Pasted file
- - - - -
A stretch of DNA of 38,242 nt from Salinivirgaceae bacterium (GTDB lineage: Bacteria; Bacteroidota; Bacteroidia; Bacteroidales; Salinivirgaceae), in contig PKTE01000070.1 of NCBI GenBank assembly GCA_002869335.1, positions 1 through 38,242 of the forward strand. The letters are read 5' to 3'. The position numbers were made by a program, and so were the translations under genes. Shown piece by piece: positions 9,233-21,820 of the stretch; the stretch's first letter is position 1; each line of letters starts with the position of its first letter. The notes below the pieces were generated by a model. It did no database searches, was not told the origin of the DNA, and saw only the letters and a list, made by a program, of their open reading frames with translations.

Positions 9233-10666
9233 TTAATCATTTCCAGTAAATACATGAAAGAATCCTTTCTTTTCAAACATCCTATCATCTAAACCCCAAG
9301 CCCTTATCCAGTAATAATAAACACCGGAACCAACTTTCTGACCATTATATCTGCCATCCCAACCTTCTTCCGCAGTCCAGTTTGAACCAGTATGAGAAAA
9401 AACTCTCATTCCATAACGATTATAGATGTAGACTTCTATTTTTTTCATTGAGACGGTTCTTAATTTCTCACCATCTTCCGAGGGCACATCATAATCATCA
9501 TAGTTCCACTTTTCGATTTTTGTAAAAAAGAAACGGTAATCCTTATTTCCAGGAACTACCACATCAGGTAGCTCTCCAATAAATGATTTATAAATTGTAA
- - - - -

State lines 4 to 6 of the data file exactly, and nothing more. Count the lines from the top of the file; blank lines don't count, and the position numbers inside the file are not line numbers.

9301 CCCTTATCCAGTAATAATAAACACCGGAACCAACTTTCTGACCATTATATCTGCCATCCCAACCTTCTTCCGCAGTCCAGTTTGAACCAGTATGAGAAAA
9401 AACTCTCATTCCATAACGATTATAGATGTAGACTTCTATTTTTTTCATTGAGACGGTTCTTAATTTCTCACCATCTTCCGAGGGCACATCATAATCATCA
9501 TAGTTCCACTTTTCGATTTTTGTAAAAAAGAAACGGTAATCCTTATTTCCAGGAACTACCACATCAGGTAGCTCTCCAATAAATGATTTATAAATTGTAA